Class No.29 Data Structures http://ecomputernotes.com

Dynamic Equivalence Problem  We will use a tree to represent each set, since each element in a tree has the same root.  The root can be used to name the set.  There will be a collection of trees, each tree representing one set. A collection of trees is called a forest.

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Dynamic Equivalence Problem  The trees we will use are not necessarily binary.  To perform union of two sets, we merge the two trees by making the root of one point to the root of the other.  A find(x) on element x is performed by returning the root of the tree containing x.

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Dynamic Equivalence Problem

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Dynamic Equivalence Problem

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Dynamic Equivalence Problem

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Dynamic Equivalence Problem

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Dynamic Equivalence Problem  Typical tree traversal not required, so no need for pointers to children, instead we need a pointer to parent – an up-tree  Parent pointers can be stored in an array: parent[i] (set to -1 if i is root).  The algorithm for find and union can thus be:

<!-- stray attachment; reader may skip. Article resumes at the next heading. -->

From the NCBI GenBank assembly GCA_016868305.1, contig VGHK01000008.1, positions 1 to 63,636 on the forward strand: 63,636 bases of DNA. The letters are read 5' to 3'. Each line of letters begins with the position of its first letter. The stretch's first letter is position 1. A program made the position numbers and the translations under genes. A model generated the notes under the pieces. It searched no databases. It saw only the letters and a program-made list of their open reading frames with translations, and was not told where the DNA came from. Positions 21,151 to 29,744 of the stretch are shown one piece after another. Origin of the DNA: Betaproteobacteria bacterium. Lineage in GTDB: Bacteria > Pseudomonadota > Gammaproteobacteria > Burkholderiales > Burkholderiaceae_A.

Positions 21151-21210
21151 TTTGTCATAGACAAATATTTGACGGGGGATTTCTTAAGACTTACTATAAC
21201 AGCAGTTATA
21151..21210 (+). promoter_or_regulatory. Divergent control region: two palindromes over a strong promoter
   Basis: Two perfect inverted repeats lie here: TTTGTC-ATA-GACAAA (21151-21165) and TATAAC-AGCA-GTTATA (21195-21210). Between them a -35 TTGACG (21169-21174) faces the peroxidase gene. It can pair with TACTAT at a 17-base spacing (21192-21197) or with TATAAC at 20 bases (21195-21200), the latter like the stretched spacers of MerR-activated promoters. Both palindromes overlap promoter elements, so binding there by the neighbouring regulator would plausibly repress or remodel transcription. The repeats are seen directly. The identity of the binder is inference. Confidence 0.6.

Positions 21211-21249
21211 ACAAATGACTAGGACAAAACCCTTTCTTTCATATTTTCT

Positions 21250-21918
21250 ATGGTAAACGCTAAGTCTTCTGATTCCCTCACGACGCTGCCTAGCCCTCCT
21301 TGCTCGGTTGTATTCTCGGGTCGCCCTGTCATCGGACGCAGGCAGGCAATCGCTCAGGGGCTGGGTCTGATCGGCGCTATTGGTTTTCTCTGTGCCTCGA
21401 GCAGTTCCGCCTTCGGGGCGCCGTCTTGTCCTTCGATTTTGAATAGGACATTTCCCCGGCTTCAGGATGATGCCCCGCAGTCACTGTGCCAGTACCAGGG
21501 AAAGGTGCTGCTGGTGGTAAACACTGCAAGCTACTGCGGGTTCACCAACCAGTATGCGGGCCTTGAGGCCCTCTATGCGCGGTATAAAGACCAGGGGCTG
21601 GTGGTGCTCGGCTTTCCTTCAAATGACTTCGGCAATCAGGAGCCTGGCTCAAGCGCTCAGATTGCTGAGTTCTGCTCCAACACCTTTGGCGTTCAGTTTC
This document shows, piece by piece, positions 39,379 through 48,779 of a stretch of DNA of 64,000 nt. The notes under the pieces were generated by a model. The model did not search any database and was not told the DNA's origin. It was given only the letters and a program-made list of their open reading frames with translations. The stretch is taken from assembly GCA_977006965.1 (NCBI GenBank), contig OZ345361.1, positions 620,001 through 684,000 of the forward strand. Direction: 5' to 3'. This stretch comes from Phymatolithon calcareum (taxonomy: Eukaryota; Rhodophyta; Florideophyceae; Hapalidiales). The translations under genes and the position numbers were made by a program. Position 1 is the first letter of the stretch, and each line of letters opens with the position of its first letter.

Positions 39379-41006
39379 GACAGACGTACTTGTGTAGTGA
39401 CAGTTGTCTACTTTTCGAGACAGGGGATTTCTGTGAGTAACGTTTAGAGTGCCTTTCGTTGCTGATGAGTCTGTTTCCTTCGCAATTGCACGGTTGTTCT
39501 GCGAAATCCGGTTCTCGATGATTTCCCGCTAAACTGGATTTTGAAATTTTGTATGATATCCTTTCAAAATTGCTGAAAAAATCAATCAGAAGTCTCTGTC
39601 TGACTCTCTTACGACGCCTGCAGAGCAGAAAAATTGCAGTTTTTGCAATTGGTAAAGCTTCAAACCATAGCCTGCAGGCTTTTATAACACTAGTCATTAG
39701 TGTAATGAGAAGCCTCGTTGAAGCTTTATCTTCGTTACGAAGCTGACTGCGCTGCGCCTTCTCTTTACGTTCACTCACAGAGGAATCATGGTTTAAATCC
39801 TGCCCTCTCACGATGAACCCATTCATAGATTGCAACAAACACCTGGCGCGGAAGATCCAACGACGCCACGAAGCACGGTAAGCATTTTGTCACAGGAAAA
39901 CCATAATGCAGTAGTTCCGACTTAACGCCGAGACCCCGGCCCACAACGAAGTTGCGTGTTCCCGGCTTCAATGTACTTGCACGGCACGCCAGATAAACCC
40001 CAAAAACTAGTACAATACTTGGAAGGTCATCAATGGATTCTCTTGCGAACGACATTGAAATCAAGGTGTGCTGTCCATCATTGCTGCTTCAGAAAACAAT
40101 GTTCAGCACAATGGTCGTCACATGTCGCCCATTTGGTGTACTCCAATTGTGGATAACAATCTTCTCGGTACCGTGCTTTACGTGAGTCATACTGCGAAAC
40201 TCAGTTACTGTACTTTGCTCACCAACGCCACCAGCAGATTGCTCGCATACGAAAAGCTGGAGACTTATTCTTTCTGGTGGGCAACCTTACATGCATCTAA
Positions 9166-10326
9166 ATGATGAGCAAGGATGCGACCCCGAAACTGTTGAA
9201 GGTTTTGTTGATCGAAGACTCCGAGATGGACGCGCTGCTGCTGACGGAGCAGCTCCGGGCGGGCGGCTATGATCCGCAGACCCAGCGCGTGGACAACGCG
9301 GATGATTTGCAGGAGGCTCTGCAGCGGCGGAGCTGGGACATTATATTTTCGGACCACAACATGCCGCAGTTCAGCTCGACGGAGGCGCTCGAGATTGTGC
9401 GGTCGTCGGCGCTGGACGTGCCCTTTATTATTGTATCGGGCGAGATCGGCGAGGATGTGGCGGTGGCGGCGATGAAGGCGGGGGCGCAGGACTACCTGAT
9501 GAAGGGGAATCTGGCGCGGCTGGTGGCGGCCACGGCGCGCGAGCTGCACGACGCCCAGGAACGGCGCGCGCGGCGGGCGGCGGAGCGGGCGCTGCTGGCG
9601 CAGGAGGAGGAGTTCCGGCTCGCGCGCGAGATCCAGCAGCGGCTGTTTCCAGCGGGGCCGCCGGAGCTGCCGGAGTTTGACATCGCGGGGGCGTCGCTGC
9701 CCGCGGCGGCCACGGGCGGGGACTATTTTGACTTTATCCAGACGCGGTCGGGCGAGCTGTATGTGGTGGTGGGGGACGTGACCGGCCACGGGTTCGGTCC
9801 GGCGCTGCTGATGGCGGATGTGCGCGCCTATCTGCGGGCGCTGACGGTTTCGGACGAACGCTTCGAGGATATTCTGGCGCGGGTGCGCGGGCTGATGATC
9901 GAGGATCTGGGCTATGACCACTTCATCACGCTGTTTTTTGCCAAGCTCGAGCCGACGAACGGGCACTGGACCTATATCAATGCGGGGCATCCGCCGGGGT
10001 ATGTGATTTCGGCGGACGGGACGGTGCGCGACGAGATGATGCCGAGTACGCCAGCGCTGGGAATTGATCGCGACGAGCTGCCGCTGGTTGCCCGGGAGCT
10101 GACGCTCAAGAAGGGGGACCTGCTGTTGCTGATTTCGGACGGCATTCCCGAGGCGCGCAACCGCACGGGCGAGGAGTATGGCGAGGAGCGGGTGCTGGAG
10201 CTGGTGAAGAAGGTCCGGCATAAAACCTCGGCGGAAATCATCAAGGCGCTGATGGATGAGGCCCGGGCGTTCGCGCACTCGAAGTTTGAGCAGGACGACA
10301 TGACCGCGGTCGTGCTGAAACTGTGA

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Dynamic Equivalence Problem Initialization: for (i=0; i < n; i++) parent[i] = -1;

find(i): // traverse to the root (-1) for(j=i; parent[j] >= 0; j=parent[j]) ; return j;

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Dynamic Equivalence Problem union(i,j): root_i = find(i); root_j = find(j); if (root_i != root_j) parent[root_j] = root_i;

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Parent Array

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Parent Array

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Parent Array

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Parent Array

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Parent Array

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Running Time Analysis  Union is clearly a constant time operation.  Running time of find(i) is proportional to the height of the tree containing node i.  This can be proportional to n in the worst case (but not always)  Goal: Modify union to ensure that heights stay small http://ecomputernotes.com

computer notes - Data Structures - 29

Class No.29 Data Structures Dynamic Equivalence Problem http://ecomputernotes.com The trees we will use are not necessarily binary. To per...